• A note with just a few words written on it
  • A notebook where you write your most important tasks for the day
  • A note on the lock screen of your phone
  • A little statue placed where you’ll see it
  • A flower on your desk or coffee table
  • Other people in your home or office who can remind you
  • A mindfulness reminder on your computer

Whenever you see these reminders, there is a temptation to start to ignore them. So go against that temptation, and take up the invitation to practice with meaning, focus, gratitude, peace, full presence.

Practice it over and over, until it becomes you default. Until it changes the way you live.

Creating the Habit of Not Being Busy was first published on Zen Habits

The Moment You’ve Been Waiting For

Our lives are spent building up to more important moments, later, the moments when we’ll be happy.

But when those moments come, we’re not happier. In fact, we’re already looking ahead to the next big moments: an upcoming trip, a big project being completed, meeting up with friends, getting that great thing you ordered online, finding your next favorite book, meal, drink, experience.

What if that wonderful moment we’ve been waiting for is this one, right now?

What if this very moment is the most important moment of our lives?

What if we stopped working for something later, and instead started paying full attention to right now?

What if we stopped thinking happiness is coming soon, and tried to see what was in front of us, and find happiness in that?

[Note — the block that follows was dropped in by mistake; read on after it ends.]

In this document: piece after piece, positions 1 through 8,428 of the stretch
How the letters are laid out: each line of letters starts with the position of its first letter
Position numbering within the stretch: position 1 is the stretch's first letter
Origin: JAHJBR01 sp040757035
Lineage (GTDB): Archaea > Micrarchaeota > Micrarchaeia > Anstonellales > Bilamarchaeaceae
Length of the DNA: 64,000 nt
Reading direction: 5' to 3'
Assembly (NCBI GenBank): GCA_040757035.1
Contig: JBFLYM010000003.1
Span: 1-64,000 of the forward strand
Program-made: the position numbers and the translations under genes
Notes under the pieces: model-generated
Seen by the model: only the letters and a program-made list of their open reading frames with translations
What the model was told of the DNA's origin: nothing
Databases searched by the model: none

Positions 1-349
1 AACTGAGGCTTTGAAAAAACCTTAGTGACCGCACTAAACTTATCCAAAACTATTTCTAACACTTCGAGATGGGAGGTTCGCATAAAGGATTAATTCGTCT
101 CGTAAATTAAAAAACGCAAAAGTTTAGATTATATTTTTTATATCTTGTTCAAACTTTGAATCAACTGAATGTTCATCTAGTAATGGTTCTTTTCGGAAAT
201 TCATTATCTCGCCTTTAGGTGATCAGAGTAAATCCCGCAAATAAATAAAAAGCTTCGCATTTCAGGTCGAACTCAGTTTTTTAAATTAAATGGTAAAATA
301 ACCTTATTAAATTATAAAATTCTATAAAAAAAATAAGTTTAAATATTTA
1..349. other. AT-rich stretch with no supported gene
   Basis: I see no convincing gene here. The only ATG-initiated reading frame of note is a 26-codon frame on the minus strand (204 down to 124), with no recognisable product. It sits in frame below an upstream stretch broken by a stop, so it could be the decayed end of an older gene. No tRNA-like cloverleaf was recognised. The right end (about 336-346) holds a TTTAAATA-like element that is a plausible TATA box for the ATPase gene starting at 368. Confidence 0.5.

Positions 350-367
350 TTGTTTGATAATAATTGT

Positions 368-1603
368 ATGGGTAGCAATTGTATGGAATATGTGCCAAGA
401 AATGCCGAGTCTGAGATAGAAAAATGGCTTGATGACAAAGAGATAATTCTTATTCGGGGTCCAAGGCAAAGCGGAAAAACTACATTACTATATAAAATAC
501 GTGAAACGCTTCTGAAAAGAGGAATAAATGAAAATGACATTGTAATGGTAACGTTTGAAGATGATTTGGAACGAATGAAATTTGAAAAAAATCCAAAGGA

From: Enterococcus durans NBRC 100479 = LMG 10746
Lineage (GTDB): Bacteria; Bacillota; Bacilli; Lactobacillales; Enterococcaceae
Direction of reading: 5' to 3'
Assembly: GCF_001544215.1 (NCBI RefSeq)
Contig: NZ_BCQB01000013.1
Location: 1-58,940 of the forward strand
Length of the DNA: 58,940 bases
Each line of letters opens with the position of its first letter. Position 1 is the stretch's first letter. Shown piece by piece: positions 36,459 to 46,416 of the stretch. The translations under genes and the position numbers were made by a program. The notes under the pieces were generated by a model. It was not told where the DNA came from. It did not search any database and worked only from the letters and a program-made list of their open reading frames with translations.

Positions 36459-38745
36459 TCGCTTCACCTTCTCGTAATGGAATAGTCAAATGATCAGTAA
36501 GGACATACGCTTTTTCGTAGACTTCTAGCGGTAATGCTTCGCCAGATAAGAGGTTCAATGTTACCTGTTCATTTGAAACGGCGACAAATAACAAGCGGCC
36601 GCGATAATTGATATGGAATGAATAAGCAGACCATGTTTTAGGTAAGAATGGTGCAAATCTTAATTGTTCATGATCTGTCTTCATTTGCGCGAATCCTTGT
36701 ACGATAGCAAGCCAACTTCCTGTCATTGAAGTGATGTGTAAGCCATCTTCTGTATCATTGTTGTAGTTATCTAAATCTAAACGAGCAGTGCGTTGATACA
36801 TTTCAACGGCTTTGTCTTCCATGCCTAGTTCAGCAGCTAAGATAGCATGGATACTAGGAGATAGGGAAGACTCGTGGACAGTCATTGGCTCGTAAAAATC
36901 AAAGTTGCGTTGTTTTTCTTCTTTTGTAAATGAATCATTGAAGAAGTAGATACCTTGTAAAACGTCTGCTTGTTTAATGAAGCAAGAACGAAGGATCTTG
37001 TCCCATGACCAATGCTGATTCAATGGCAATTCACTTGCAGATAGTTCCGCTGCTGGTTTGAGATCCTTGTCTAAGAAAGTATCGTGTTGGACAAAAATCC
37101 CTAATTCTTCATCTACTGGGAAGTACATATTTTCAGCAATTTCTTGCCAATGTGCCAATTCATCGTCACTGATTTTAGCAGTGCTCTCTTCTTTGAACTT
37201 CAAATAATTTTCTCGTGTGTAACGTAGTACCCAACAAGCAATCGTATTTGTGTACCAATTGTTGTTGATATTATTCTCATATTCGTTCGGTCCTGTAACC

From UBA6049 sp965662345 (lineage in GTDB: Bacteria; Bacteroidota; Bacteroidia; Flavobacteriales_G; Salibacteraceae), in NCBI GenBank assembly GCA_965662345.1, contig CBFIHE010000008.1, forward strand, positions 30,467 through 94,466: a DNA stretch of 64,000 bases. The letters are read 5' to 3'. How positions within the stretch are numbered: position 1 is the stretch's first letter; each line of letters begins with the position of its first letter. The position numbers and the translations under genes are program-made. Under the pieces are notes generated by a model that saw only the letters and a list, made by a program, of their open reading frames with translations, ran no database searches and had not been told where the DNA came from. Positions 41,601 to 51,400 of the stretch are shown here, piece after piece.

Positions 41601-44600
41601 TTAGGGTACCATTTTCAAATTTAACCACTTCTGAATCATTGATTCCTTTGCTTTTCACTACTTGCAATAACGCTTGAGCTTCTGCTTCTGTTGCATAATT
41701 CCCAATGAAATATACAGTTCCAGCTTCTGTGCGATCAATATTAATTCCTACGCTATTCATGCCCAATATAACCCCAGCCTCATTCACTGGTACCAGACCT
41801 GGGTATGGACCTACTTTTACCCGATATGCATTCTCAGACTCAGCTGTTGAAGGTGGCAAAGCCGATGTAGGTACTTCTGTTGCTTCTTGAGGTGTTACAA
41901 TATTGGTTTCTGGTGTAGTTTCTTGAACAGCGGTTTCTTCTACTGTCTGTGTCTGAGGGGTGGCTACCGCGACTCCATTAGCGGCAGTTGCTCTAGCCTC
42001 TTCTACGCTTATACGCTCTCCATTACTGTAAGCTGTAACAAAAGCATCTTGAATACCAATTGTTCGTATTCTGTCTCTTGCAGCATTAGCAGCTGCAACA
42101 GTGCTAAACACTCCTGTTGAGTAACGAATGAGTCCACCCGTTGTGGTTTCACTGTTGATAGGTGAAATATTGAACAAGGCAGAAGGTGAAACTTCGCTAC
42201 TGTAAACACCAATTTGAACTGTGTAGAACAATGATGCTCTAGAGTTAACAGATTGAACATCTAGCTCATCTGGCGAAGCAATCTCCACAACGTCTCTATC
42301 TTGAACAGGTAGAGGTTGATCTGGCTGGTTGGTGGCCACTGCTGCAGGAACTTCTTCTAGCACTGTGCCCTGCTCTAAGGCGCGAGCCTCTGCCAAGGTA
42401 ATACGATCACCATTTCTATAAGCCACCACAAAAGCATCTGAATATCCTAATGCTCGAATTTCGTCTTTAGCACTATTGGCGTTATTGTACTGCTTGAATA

What if this were the moment we’ve been waiting for all along?

How to Appreciate This Moment We’ve Been Waiting For

If this is the most important moment of your life, some ways you could appreciate it:

  • Stop right now and notice what is right in front of you. Find a way to be grateful for this particular moment.
  • If you are looking forward to something in the future (or anticipating anything in the future), turn instead to what’s right here, and see this as your big moment, filled with wonder and the brilliance of life.
  • If you are rushing (like I often am), instead give yourself the gift of full attention to right now.
  • If you have to hurry for some reason … you can move quickly and still appreciate this moment, appreciate your motion, appreciate how your body feels in the middle of this.
  • If your life seems “blah” right now, compared to how you would like it to be … take this as a beautiful opportunity to examine your ideals about life (why does it need to be exciting or entertaining?), to practice letting them go, and to see the incredible richness of the life around you, if you pay close attention and find curiosity inside you. This is a gorgeous opportunity, to be appreciated.
  • If you are going through difficulty or pain … see this as a good opportunity to turn towards your pain or difficult feelings (anger, depression, frustration) … to be present with it, to stay with it, to be curious about it, to be kind towards it … maybe this moment isn’t filled with joy, but it’s still the most important moment of your life, because in this moment, you find the mindfulness and courage to open your heart to your actual experience, to see it as a path for learning, growth, and open-heartedness, to use it as a touching point into the goodness that’s inside of you.
  • If this moment is filled with fear, uncertainty, immense change, or anxiety … see this as a powerfully important moment to turn towards these feelings, to see that you’re reacting to the great groundlessness of your life at the moment, and to start to learn to embrace this groundlessness, not as something to run from or push away or be reactive towards … but to get comfortable with. If you can find peace in the middle of groundlessness, you open up to the ever-changing nature of life, and can be at peace no matter what life throws at you.
  • If there is someone with you right now, you can turn towards them and open up to who they are right now, and see them as a manifestation of life’s incredible beauty. How can you appreciate this human being, and see that your time with them is limited and precious?